Wednesday, August 17, 2016

Review: Pale Highway by Nicolas Conley

Pale Highway
by Nicolas Conley

25671152Gabriel Schist is spending his remaining years at Bright New Day, a nursing home. He once won the Nobel Prize for inventing a vaccine for AIDS. But now, he has Alzheimer’s, and his mind is slowly slipping away.

When one of the residents comes down with a horrific virus, Gabriel realizes that he is the only one who can find a cure. Encouraged by Victor, an odd stranger, he convinces the administrator to allow him to study the virus. Soon, reality begins to shift, and Gabriel’s hallucinations interfere with his work.

As the death count mounts, Gabriel is in a race against the clock and his own mind. Can he find a cure before his brain deteriorates past the point of no return?

My Take:
Gabriel Schist is a bitter old man. He's the world's most brilliant immunologist, a Nobel Prize laureate for creating a cure for AIDS, but now his brilliant mind is failing to the ravages of Alzheimer's. His life is an implosion of disappointment and loss. He's lost his wife to divorce and later to cancer, lost his best friend to old age, and lost many jobs due to his preoccupation with AIDS and perhaps his alcoholism.

As his mental acuity slips away, a new and deadly virus begins to take down the world's population. Only Gabriel has a chance of finding a cure for it, but it is a race against time to see if he can defeat the new disease, before his mind completely goes.

R - The ravages of this new virus destroy a victim from the inside out, liquifying organs and demolishing the body, leaving remains reminiscent of Alien.

R - The F-bomb occurs quite often. The main character's favorite epithet is GD, which he uses so frequently, other characters call him down for it.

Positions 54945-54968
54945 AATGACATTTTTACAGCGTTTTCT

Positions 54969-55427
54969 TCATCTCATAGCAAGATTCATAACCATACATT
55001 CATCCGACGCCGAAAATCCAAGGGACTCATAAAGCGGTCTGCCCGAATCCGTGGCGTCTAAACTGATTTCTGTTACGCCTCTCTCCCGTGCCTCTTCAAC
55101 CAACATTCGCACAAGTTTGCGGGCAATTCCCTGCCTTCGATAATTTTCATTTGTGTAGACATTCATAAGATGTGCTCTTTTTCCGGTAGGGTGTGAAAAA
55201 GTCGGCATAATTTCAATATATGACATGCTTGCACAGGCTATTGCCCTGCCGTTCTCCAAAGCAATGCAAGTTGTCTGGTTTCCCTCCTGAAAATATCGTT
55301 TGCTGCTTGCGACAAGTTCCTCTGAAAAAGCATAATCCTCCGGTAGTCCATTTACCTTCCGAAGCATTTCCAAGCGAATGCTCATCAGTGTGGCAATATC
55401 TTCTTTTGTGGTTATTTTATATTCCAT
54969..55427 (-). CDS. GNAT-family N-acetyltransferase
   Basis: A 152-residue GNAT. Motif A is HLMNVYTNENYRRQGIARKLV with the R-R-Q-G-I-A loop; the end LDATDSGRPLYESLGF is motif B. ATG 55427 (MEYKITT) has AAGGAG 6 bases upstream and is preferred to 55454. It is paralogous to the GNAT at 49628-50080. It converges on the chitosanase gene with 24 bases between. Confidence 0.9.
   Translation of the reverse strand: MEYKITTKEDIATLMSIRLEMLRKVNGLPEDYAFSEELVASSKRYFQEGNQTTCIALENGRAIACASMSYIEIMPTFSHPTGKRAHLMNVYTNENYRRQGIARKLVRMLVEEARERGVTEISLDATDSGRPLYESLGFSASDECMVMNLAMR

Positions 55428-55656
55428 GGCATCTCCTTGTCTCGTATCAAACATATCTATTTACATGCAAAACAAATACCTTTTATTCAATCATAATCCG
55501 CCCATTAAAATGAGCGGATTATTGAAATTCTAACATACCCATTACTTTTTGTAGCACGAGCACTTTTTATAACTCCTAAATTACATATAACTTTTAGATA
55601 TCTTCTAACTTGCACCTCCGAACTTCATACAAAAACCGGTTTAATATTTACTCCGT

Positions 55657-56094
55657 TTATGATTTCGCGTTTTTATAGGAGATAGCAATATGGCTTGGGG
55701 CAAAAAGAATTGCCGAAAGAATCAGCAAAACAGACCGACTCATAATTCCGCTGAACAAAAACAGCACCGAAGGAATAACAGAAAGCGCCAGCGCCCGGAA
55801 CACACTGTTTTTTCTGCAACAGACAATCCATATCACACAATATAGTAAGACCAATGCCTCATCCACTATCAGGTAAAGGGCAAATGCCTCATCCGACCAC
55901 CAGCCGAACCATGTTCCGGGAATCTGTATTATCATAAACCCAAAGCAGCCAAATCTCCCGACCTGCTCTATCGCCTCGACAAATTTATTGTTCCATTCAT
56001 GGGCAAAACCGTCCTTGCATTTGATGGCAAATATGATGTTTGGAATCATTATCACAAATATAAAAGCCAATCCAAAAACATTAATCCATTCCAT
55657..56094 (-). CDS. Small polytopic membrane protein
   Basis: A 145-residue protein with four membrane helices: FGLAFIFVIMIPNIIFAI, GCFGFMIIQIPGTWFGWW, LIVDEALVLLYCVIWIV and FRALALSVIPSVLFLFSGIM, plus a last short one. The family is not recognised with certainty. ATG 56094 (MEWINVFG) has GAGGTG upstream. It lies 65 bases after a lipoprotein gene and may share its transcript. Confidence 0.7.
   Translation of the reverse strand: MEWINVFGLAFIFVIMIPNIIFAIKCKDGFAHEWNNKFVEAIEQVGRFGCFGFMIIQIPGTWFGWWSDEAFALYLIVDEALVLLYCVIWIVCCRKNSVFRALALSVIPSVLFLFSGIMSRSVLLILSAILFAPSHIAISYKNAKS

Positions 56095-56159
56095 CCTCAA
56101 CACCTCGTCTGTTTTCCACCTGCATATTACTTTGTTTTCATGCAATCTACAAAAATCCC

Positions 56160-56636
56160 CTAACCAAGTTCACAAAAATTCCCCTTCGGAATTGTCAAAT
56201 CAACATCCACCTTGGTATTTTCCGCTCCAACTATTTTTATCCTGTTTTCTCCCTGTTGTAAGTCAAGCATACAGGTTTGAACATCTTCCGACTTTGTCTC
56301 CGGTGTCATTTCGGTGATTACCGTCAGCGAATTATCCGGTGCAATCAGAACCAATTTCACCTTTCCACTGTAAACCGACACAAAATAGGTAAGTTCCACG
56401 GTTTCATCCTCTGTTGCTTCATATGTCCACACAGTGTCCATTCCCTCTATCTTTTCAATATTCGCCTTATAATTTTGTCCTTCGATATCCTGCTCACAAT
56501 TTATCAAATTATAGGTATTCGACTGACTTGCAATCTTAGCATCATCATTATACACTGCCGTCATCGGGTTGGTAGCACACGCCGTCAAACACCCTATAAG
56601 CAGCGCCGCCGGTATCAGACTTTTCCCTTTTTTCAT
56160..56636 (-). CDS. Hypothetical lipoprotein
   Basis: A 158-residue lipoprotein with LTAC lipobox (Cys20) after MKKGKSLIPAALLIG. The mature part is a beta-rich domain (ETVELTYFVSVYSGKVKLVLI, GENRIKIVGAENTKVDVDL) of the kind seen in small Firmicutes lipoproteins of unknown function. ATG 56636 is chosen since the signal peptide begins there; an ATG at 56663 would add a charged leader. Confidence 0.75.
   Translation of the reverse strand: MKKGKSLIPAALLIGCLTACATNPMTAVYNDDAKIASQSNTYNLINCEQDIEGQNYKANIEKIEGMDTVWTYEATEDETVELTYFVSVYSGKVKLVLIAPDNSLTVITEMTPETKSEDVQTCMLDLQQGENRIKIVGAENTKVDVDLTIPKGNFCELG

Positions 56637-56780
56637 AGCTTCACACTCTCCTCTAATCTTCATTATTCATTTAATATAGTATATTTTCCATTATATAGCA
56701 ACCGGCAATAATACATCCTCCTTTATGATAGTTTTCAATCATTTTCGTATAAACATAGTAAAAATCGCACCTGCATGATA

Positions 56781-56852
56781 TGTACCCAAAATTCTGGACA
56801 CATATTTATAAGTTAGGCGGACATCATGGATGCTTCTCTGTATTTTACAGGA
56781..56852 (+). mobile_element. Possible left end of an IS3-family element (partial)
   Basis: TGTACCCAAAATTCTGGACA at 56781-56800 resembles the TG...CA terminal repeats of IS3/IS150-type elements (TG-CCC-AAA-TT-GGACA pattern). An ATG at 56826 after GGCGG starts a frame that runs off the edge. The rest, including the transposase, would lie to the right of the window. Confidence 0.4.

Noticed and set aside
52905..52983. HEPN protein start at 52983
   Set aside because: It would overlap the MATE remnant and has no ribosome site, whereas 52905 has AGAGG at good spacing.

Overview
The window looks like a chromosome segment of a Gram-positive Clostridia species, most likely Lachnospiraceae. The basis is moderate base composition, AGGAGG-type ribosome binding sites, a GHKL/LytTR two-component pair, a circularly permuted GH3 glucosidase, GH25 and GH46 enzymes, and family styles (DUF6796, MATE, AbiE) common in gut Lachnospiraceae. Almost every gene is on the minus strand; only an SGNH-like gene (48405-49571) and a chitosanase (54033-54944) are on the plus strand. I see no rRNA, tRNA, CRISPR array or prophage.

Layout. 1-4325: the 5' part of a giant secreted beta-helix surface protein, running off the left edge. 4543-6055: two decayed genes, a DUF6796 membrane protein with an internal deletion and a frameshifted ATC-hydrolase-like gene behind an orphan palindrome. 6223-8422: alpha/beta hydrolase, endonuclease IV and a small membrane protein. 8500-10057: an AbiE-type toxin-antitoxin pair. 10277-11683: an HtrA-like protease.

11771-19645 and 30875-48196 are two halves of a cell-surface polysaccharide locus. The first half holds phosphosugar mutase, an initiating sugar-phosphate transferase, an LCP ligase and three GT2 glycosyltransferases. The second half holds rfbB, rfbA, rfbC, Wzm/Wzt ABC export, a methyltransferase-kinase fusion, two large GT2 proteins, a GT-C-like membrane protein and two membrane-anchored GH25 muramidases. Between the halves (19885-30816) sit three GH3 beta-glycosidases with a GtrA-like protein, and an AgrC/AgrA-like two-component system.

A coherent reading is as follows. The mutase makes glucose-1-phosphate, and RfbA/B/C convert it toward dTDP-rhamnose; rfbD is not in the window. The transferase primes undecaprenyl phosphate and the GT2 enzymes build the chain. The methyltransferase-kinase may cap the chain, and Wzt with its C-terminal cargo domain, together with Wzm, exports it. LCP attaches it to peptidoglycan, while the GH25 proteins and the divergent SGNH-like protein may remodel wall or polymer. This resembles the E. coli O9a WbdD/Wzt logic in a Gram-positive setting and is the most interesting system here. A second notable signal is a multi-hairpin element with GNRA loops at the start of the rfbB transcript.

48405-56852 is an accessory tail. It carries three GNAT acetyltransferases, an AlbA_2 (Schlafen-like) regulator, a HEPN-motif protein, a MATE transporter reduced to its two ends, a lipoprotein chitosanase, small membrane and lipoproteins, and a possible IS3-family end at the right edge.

Drug Content:
Cigarettes and Alcohol are used to excess throughout, and there is liberal use of anesthetizing combinations on the inmates of the nursing home Gabriel resides at. There is some mention of Marijuana usage and abuse.

Adult Content:
PG-13 - There are a couple points in the book where sex is mentioned but the book doesn't go into graphic detail. In one instance Gabriel thinks he's about to have relations with his wife and wakes up climbing in bed with another Alzheimer's patient.

Christian content:
The main character is an avowed atheist, militant, almost. One of the characters in a Catholic priest, and the book presents a god of sorts that is a Creator God. But no nod is given to the God of the bible, or Jesus.

Final analysis:
This book begins in geriatric hell, and there's a significant number of flashbacks to past times in the main character's life. These flashbacks almost seem like a dreamworld Gabriel retreats to when he is tired of dealing with his current life. The book gave me a better understanding of the frustrating and virtually hopeless outlook of Alzheimer's patients, and Gabriel was a well-developed character, fully lifelike, if raw, bitter, and generally unlikable through the first half of the book. I almost put the book down, until the slugs started talking. Then, I couldn't put the book down no matter what. I found it an eye-opener, a page-turner. Five Stars.

About the Author:
Nicholas ConleyNicholas Conley's passion for storytelling began at an early age, prompted by a love of science fiction novels, comic books and horror movies. When not busy writing, Nicholas spends his time reading, traveling to new places, and indulging in a lifelong coffee habit. In order to better establish himself on the planet Earth, Nicholas has currently made his home in New Hampshire. To learn more about him, take a stroll over to

1 comment:

  1. I got my first electronic cigarette kit at Vaporfi, and I must admit that they have the best kits.